I possessed what is called a Time Delay Reflectometer. A TDR is an electronic device that lets you troubleshoot a length of cable. You hook it up to one end of a cable and it sends a signal down it. Since it knows the speed of light, and since you tell it what the composition of the cable is, it will tell you how long a span of cable is, whether it is passing all the energy properly, etc. It does this by counting how long it takes for a reflection to come back to it. (Energy gets reflected back down the cable when it hits an "interface" like a break in the cable or the natural end of the cable.) The TDR has a display that shows you all this information.
TDRs are a bit expensive. We did not have one at the shop where I worked, which was too bad because they can save you lots of time in troubleshooting a failed length of cable.
I remember at this one hotel, which was spread out among two dozen buildings, we had buried cable amounting to several miles' worth. Gardeners were forever digging up our cables or nicking them. When you nick a cable or perhaps introduce moisture into it, the cable will selectively not work: Some channels may be fine while others are not. Or perhaps the "channels" that carry the internet data may flake out. Wholesale cable failures are easy to spot; cable flakiness is more difficult to pinpoint.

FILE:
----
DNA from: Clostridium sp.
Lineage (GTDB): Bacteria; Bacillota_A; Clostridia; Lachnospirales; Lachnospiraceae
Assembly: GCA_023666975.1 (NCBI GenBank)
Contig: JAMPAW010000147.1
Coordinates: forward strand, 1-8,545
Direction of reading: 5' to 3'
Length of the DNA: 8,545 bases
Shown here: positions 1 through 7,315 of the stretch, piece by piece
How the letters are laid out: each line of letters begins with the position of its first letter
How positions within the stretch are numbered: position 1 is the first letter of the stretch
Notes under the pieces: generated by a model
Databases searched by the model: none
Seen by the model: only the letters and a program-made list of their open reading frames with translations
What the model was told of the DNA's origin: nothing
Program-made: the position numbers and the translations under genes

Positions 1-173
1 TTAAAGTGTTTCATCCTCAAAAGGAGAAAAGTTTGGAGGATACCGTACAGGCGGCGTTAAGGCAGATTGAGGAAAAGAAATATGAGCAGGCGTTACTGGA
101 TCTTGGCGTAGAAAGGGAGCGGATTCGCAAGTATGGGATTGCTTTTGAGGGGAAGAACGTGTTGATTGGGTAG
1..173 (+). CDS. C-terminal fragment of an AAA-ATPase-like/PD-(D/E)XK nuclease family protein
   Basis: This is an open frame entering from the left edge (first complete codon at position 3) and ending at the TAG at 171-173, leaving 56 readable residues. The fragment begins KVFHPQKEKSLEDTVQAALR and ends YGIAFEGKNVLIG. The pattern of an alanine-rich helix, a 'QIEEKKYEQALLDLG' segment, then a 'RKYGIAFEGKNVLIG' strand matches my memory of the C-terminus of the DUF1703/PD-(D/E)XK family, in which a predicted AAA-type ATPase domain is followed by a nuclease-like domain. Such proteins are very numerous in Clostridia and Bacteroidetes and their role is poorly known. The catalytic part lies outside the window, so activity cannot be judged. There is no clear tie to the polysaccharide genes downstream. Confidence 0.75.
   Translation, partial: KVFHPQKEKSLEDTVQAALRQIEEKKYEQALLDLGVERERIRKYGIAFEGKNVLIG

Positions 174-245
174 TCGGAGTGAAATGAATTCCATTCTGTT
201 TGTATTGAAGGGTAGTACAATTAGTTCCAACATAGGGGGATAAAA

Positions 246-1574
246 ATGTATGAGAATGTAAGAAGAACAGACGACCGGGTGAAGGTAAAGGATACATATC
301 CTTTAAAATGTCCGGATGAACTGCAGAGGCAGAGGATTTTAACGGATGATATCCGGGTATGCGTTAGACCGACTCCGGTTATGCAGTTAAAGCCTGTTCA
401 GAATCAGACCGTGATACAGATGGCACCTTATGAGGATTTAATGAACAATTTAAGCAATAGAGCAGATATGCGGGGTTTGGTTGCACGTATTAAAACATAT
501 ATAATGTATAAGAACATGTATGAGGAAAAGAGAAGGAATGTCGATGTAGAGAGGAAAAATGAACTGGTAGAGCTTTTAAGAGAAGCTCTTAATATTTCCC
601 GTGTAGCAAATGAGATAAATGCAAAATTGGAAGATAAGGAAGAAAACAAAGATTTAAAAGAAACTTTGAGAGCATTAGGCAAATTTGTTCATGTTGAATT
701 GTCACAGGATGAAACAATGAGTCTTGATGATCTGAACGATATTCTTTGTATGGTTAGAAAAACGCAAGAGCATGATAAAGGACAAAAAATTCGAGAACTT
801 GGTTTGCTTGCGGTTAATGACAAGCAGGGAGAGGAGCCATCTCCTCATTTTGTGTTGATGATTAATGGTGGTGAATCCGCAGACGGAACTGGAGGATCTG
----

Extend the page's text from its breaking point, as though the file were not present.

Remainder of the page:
So we had this one problem that was causing massive amounts of lost revenue because none of our technicians could pinpoint the fault in the cable. We had six guys working on the problem for a week.
My boss knew that I personally owned a TDR. I bought it as an investment in my trade. It would enable me to pinpoint the location of the fault in less than thirty seconds. We could have guys with shovels dig up that failed span of cable and re-splice it and have it fixed in an hour. My boss also knew that I would be happy to put my TDR to use to fix such a problem.
"Chris, I'd like you to come out and meet up with us to fix that outside plant problem at site fourteen nine seven seven. I need you there at eight."
As a cable man, I was never even out of bed at eight. "I'll see you there at eleven. How's that sound?"
"Yeah. ...Alright, then. ...Sounds good."
I thought it might.